Hospital visitors don’t need a Vaccine Pass, but do need to scan in, and wear a surgical/medical paper mask. Fabric face coverings are no longer acceptable. See our COVID-19 pages for visiting guidelines, COVID-19 tests and care in the community advice. See for info about vaccinations.

We are at RED according to the NZ COVID-19 Protection Framework

Last updated:
23 January 2022

The following visitor restrictions are in place for all Canterbury DHB hospitals and health facilities:

  1. All visitors need to scan in using the COVID-19 Tracer App or sign in on arrival and provide their contact details
  2. If you’re using the COVID-19 Tracer App, please ensure Bluetooth tracing is turned on
  3. All visitors must wear a surgical/medical mask. Fabric face coverings are no longer acceptable
  4. All visitors are expected to practice safe physical distancing. You should remain two metres away from people you don’t know
  5. Everyone, including visitors should practise good hand hygiene
  6. Visitors who are unwell should not be entering our facilities.

Patients and visitors should also read the additional more detailed visiting guidelines for each specific hospital.

More COVID-19 information:

Keeping well

  • Ask questions
  • Discuss your options with your health care team and learn the pros and cons
  • Agree to the treatment you want (give informed consent)
  • Bring a support person to ask questions for you and help you understand your choices

Welcome to our Smokefree District Health Board

You can’t smoke or vape on any of our hospital grounds, but we can help you take the opportunity to be smokefree. Staying smokefree when you leave hospital is one of the best things you can do for your health.

  • Experienced health staff are here to help you and your family stop smoking
  • Ask a doctor or nurse for a free Quit Pack for you or your family
  • Nicotine replacement therapy (NRT) is available, including patches, lozenges and gum which supply nicotine to your body and reduce cravings, irritability and restlessness
  • If you don’t want to stop smoking, we can help you manage your nicotine needs while you are in hospital
  • Visit or for free support

Falling hurts, and it often causes injuries. Injuries from falls can make people stay in hospital longer or need to move to aged residential care.

Find out how to protect yourself or a loved one from falling with the following resources:


Restorative care means helping you live independently and participate in your community for longer. Focus on staying healthy instead of thinking about your health when you get sick.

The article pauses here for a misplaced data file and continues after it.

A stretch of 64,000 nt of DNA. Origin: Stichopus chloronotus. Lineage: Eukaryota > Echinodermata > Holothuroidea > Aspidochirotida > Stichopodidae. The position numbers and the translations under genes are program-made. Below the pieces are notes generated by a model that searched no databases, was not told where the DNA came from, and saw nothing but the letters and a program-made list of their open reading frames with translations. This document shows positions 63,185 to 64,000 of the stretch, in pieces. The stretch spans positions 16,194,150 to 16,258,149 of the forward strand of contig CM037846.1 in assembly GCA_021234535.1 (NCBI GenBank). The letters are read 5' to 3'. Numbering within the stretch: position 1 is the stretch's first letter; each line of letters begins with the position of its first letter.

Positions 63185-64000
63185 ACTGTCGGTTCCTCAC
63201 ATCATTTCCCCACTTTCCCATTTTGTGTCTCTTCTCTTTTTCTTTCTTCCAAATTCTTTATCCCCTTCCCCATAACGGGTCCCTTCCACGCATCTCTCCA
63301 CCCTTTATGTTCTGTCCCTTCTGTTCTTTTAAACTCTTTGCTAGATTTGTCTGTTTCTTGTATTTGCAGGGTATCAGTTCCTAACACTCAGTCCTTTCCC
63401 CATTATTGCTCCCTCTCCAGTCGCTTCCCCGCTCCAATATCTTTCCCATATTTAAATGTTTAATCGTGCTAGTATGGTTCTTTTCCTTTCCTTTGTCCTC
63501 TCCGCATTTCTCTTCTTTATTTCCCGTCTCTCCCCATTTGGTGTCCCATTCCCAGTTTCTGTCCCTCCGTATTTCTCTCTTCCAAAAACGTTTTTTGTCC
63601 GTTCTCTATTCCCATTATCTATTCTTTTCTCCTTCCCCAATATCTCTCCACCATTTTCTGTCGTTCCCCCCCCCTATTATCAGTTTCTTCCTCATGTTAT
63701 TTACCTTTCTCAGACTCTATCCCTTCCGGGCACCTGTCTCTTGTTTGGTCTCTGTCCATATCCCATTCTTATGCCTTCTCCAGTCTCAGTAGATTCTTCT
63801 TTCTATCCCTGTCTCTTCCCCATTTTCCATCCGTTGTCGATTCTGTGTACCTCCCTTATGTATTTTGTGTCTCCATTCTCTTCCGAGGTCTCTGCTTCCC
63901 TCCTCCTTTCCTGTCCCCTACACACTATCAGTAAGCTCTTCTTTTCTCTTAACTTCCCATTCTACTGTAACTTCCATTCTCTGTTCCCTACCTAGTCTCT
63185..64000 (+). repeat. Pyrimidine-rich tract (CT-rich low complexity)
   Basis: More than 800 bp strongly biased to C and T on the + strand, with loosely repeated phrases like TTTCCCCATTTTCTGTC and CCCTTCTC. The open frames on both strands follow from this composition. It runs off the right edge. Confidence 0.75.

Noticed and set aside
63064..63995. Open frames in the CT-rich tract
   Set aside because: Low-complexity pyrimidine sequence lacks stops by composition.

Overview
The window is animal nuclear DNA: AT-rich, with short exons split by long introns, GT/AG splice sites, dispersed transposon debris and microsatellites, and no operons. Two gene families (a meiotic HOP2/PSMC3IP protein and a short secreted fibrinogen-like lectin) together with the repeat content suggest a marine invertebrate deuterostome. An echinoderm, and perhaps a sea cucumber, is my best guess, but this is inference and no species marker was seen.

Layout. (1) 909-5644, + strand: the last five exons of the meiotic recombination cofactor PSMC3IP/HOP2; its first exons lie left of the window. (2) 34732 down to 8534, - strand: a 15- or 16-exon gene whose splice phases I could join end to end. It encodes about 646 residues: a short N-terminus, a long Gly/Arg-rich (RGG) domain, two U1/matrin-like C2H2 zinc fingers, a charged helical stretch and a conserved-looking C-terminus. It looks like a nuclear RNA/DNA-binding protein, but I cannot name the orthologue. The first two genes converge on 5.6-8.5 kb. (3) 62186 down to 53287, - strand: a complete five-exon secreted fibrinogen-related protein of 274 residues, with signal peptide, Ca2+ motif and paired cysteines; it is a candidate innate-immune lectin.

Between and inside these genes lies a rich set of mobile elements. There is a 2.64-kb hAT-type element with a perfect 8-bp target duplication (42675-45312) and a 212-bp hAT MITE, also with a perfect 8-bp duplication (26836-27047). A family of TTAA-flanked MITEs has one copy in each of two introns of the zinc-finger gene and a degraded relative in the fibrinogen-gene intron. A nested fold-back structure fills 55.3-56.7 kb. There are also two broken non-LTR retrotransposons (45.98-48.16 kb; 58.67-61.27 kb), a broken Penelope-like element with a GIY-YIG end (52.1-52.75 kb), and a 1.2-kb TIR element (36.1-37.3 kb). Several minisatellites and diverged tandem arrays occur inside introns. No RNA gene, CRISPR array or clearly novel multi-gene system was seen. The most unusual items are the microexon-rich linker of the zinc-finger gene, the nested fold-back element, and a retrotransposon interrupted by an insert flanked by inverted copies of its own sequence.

It also includes helping you recover quickly from injury or illness and be involved with decisions about your care.

Read this restorative care brochure to learn what you can do in hospital and at home to stay independent and see our Keeping healthy & well pages for tips to improve your quality of life.

Note: If you are using an older browser and cannot see the video above, it can be viewed on instead.

Keep safe from infections while you are in hospital

If you are ill, injured, have a wound drain or other tube or device in your body, you have more risk of developing an infection. Infections can increase the time it takes you to recover and lead to a longer stay in hospital or worse.

Here are some simple things you can do to help prevent spreading infections:

  • Please wash and clean your hands thoroughly and regularly
    • Clean your hands with the alcohol hand rub or wash your hands with soap and water every time you enter and leave a ward or clinic.
    • Wash your hands with soap and water after visiting the toilet.
    • Alcohol-based hand rubs are freely available around the ward, they are very effective at killing germs.
    • You may wish to thank staff for cleaning their hands before and after touching you and don’t be afraid to give a gentle reminder if needed.

For more information about hand hygiene and how to clean your hands, visit the HealthInfo website .

  • Bring your own toiletries – please do not borrow or share from other patients.
  • Prevent an infection after surgery - read the patient information leaflet Preventing infection after surgery to find out more.

We take infection prevention very seriously.

It's ok to ask. If you have any worries or concerns about infection in hospital, speak to the nurse looking after you or the nurse in charge who can help you. You can also contact a member of the Infection Prevention & Control Team for further advice.

Page last updated: 22 February 2021

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